dropcap_My entire adult life, I have wanted to write challenging, smart fiction. Two attempts in my 20s went nowhere. Entering my 40s, I assumed that writing that ‘great American novel’ would be an unfulfilled lifetime ambition. I had great plot concepts (still do), but writing a novel is a huge undertaking—family and work crowded it out. Then, for no good reason, I started writing in the middle of the night, a half chapter per sitting. It worked.

In 2011, my first novel, A Thinking’s Man Bully, rolled off the presses and took the American literary fiction reading public (all 36 of us) by storm. This book could not have happened without considerable help from several very literate friends and family.

Six months later, I published my third book, The Razing of Tinton Falls, featuring ten first person narratives in voices of real people who each played a different role in the raid and destruction of the village during the American Revolution.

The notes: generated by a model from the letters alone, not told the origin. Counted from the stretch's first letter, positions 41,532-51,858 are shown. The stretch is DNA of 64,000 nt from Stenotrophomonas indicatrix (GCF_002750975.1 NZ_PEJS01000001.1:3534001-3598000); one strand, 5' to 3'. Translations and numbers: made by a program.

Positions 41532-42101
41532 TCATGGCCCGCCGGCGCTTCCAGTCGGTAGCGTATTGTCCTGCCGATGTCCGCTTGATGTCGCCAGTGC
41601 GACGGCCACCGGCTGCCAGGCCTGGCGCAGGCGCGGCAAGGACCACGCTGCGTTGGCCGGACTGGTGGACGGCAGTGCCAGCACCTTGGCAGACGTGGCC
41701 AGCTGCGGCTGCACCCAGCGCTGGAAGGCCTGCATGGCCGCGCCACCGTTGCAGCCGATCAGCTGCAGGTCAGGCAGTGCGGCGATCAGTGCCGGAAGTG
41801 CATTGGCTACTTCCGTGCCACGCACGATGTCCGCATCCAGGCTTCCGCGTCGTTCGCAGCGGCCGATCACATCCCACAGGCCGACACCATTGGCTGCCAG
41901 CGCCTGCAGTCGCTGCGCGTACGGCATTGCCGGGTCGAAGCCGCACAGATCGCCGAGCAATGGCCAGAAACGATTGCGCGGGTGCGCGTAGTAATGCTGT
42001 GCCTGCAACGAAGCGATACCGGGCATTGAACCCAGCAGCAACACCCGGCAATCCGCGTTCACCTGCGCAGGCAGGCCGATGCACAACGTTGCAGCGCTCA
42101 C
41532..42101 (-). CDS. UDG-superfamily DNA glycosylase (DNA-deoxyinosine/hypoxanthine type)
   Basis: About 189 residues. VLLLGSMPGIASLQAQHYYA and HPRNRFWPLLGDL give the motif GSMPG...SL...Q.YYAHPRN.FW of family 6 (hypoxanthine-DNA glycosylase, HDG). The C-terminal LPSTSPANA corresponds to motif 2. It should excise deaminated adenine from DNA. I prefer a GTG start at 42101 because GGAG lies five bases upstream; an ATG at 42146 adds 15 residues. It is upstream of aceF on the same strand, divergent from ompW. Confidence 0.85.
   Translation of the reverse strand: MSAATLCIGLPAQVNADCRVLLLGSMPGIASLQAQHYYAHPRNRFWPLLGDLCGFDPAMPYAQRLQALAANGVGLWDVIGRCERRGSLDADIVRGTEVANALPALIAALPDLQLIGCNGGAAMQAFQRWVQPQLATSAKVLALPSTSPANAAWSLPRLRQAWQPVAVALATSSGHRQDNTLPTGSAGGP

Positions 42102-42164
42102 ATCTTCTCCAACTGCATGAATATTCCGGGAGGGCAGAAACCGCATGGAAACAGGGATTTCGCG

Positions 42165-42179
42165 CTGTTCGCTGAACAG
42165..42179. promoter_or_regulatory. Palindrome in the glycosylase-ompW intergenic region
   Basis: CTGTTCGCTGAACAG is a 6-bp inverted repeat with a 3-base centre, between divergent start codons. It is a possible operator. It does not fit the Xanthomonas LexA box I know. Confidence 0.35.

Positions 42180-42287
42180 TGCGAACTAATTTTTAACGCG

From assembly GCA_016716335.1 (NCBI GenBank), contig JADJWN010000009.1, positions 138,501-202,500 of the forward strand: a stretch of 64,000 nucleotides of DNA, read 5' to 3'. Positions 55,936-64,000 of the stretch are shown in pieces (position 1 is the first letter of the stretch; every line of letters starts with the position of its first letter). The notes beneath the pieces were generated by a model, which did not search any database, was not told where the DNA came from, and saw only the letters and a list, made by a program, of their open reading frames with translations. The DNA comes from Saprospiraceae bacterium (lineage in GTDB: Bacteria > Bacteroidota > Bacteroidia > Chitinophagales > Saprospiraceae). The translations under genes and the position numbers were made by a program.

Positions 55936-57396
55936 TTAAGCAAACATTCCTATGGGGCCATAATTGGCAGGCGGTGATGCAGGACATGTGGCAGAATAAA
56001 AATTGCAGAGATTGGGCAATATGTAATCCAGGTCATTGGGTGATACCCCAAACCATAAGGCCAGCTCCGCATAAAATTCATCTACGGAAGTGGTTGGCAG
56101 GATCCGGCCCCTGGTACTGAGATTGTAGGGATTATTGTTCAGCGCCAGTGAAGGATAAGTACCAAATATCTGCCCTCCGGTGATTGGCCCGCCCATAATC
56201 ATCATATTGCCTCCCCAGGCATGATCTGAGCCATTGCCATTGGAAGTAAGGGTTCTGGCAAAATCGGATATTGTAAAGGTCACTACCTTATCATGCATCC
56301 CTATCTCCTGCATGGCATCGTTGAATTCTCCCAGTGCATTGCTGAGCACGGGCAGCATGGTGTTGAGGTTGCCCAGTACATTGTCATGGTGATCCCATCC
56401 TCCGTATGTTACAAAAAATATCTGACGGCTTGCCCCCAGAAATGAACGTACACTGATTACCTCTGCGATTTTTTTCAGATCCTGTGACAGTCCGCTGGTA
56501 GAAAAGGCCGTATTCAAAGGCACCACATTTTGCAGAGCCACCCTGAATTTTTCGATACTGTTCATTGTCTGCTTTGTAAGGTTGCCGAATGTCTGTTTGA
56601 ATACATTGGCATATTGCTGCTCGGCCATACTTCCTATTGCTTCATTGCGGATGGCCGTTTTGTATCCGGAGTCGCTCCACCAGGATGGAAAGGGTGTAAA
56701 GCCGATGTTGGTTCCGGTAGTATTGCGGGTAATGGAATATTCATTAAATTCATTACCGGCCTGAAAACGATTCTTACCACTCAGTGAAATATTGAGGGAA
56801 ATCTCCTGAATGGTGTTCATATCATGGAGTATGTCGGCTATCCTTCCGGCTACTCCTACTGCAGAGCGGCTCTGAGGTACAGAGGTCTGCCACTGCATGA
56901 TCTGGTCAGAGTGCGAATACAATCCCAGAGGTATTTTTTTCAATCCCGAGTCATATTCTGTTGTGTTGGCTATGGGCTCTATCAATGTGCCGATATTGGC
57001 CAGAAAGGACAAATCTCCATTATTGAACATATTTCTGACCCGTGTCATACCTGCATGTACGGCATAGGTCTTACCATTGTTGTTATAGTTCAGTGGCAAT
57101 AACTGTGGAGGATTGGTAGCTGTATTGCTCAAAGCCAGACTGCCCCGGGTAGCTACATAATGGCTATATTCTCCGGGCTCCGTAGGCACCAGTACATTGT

Much as I enjoyed A Thinking Man’s Bully and The Razing of Tinton Falls, both books are collections of narratives more than true novels. I wanted write a true chronological novel built around a man and woman, but also satire a serious topic, such as lingering sexism in our modern stories. The result is Saving the Hooker, which I wrote in half the time as my other books, suggesting that I’m either becoming a better writer or lowering my standards— hopefully the former. The positive initial reviews of Hooker leave me cautiously optimistic in this regard.

Since 2010, I’ve completed more than fifty reviews for The New York Journal of Books, an intrepid enterprise dedicated to providing long-form book reviews for the widest range of titles. I am proud to be on their panel. Read my reviews.